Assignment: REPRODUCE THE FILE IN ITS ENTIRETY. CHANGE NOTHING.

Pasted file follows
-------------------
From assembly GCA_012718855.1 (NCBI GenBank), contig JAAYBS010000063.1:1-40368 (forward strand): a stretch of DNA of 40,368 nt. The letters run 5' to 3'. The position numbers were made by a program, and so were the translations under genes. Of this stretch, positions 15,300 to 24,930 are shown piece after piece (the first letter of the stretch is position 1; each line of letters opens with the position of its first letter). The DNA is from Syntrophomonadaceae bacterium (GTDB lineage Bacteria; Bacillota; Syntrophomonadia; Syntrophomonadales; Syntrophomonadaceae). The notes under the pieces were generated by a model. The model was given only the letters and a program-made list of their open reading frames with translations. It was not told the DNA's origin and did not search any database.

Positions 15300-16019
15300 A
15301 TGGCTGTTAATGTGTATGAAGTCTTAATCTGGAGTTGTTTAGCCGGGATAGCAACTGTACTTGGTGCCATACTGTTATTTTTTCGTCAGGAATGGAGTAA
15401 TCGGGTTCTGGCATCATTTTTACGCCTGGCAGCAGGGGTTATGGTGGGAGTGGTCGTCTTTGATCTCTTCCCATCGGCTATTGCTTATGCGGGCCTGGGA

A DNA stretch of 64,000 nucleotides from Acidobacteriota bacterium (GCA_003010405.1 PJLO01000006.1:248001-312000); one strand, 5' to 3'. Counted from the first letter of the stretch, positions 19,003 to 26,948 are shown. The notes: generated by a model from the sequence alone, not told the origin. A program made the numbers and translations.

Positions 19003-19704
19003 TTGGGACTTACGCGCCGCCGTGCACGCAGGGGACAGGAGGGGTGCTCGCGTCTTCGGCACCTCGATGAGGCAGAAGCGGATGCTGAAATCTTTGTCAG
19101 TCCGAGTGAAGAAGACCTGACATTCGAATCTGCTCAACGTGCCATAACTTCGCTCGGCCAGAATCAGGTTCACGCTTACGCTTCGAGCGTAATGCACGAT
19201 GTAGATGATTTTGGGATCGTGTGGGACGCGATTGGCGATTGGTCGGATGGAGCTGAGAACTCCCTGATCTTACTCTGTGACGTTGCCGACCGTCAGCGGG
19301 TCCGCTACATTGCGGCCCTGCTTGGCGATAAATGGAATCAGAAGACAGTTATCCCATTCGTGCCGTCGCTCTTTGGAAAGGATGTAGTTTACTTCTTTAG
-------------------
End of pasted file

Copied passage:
From assembly GCA_012718855.1 (NCBI GenBank), contig JAAYBS010000063.1:1-40368 (forward strand): a stretch of DNA of 40,368 nt. The letters run 5' to 3'. The position numbers were made by a program, and so were the translations under genes. Of this stretch, positions 15,300 to 24,930 are shown piece after piece (the first letter of the stretch is position 1; each line of letters opens with the position of its first letter). The DNA is from Syntrophomonadaceae bacterium (GTDB lineage Bacteria; Bacillota; Syntrophomonadia; Syntrophomonadales; Syntrophomonadaceae). The notes under the pieces were generated by a model. The model was given only the letters and a program-made list of their open reading frames with translations. It was not told the DNA's origin and did not search any database.

Positions 15300-16019
15300 A
15301 TGGCTGTTAATGTGTATGAAGTCTTAATCTGGAGTTGTTTAGCCGGGATAGCAACTGTACTTGGTGCCATACTGTTATTTTTTCGTCAGGAATGGAGTAA
15401 TCGGGTTCTGGCATCATTTTTACGCCTGGCAGCAGGGGTTATGGTGGGAGTGGTCGTCTTTGATCTCTTCCCATCGGCTATTGCTTATGCGGGCCTGGGA

A DNA stretch of 64,000 nucleotides from Acidobacteriota bacterium (GCA_003010405.1 PJLO01000006.1:248001-312000); one strand, 5' to 3'. Counted from the first letter of the stretch, positions 19,003 to 26,948 are shown. The notes: generated by a model from the sequence alone, not told the origin. A program made the numbers and translations.

Positions 19003-19704
19003 TTGGGACTTACGCGCCGCCGTGCACGCAGGGGACAGGAGGGGTGCTCGCGTCTTCGGCACCTCGATGAGGCAGAAGCGGATGCTGAAATCTTTGTCAG
19101 TCCGAGTGAAGAAGACCTGACATTCGAATCTGCTCAACGTGCCATAACTTCGCTCGGCCAGAATCAGGTTCACGCTTACGCTTCGAGCGTAATGCACGAT
19201 GTAGATGATTTTGGGATCGTGTGGGACGCGATTGGCGATTGGTCGGATGGAGCTGAGAACTCCCTGATCTTACTCTGTGACGTTGCCGACCGTCAGCGGG
19301 TCCGCTACATTGCGGCCCTGCTTGGCGATAAATGGAATCAGAAGACAGTTATCCCATTCGTGCCGTCGCTCTTTGGAAAGGATGTAGTTTACTTCTTTAG